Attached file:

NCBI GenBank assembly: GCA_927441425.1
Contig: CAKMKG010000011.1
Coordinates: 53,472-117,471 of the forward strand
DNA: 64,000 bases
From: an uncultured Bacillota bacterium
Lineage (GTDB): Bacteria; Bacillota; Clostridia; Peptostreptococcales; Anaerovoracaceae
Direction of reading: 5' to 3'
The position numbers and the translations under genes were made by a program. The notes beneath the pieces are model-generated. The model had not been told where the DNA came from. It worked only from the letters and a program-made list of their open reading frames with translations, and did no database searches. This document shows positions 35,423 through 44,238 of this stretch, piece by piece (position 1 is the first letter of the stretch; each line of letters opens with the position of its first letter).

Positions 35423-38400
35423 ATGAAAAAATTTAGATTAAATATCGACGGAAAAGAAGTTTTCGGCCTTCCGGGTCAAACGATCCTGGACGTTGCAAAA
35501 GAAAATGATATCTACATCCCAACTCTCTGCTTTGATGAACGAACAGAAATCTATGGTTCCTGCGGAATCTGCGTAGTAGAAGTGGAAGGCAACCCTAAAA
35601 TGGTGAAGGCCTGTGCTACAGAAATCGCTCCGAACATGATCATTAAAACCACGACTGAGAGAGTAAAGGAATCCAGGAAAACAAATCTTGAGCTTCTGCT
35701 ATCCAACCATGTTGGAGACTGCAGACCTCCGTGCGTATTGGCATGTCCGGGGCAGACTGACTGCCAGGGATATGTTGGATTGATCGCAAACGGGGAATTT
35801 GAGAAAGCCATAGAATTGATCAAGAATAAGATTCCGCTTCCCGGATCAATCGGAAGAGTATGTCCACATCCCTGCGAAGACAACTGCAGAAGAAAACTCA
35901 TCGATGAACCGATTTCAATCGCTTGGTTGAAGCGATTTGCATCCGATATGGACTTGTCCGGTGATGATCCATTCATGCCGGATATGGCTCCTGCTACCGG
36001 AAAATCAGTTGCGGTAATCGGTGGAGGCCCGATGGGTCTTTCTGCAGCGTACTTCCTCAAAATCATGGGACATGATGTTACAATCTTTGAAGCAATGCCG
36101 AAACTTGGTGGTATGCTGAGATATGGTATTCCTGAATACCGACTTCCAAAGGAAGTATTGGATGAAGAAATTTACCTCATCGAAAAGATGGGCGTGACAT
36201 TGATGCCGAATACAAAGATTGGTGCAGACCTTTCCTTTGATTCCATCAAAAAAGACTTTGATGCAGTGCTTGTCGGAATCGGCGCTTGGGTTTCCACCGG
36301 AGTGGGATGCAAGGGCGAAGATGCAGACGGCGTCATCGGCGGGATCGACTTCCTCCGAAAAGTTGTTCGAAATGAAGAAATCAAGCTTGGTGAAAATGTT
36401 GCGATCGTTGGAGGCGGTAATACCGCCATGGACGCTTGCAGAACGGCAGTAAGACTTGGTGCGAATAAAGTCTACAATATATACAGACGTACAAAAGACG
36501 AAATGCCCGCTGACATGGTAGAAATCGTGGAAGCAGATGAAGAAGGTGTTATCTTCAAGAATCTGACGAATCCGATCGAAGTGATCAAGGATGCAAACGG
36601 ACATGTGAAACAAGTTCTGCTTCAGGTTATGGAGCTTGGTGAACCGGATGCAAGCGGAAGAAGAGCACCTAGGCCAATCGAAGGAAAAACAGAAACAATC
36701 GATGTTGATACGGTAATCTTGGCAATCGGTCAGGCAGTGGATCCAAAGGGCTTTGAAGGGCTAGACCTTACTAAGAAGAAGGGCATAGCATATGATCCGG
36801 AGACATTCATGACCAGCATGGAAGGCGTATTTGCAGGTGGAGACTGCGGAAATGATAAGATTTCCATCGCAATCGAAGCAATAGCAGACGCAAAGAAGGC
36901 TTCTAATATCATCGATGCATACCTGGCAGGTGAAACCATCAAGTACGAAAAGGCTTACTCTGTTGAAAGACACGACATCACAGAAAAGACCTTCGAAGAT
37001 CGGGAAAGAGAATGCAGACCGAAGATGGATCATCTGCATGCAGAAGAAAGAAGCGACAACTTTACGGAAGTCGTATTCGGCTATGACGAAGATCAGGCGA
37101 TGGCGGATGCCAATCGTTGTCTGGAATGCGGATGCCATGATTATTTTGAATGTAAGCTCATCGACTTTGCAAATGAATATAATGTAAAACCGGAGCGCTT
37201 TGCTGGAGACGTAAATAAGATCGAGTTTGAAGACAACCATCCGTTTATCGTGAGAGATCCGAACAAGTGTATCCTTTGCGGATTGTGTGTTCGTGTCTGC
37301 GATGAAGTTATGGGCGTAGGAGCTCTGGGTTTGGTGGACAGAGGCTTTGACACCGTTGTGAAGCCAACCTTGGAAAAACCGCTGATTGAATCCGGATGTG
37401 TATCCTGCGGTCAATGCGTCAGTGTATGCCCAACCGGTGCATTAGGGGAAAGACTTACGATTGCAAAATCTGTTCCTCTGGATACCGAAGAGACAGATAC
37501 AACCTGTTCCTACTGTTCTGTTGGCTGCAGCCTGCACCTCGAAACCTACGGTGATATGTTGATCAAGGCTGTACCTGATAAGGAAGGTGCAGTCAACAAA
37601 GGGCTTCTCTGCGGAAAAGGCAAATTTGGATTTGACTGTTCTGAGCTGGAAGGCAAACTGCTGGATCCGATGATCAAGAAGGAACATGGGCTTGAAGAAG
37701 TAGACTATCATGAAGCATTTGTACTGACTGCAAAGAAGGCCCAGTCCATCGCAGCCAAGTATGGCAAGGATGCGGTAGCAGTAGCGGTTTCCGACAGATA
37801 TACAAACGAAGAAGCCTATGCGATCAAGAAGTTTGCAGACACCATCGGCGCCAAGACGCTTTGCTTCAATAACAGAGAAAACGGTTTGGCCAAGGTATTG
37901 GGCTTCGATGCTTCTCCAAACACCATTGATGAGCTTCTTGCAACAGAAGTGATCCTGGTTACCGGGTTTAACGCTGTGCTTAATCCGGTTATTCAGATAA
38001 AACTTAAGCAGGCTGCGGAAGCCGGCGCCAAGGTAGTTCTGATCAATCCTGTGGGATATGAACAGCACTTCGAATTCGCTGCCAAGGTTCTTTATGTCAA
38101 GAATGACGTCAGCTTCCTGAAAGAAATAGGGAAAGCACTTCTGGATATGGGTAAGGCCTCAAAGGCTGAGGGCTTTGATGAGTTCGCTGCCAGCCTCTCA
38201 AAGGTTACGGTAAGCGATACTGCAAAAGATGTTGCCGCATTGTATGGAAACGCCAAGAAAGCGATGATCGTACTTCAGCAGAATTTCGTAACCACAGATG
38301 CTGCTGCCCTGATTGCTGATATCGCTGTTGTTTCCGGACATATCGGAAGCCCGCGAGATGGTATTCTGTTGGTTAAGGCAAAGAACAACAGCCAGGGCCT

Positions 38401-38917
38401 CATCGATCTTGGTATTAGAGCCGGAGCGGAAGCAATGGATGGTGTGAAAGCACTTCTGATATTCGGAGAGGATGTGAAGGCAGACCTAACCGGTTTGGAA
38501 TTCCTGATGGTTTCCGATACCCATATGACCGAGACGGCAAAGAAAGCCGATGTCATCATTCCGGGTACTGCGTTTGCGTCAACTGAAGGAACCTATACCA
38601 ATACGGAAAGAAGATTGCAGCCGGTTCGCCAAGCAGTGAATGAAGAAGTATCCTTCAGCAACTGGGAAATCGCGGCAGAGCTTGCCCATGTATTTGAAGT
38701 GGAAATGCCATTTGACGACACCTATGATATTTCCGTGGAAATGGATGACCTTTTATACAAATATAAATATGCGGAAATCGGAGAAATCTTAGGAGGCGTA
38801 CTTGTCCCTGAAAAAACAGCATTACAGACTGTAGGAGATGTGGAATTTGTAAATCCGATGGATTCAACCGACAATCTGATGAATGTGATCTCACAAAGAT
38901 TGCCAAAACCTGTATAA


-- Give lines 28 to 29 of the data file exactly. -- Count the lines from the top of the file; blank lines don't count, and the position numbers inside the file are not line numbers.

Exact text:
37201 TGCTGGAGACGTAAATAAGATCGAGTTTGAAGACAACCATCCGTTTATCGTGAGAGATCCGAACAAGTGTATCCTTTGCGGATTGTGTGTTCGTGTCTGC
37301 GATGAAGTTATGGGCGTAGGAGCTCTGGGTTTGGTGGACAGAGGCTTTGACACCGTTGTGAAGCCAACCTTGGAAAAACCGCTGATTGAATCCGGATGTG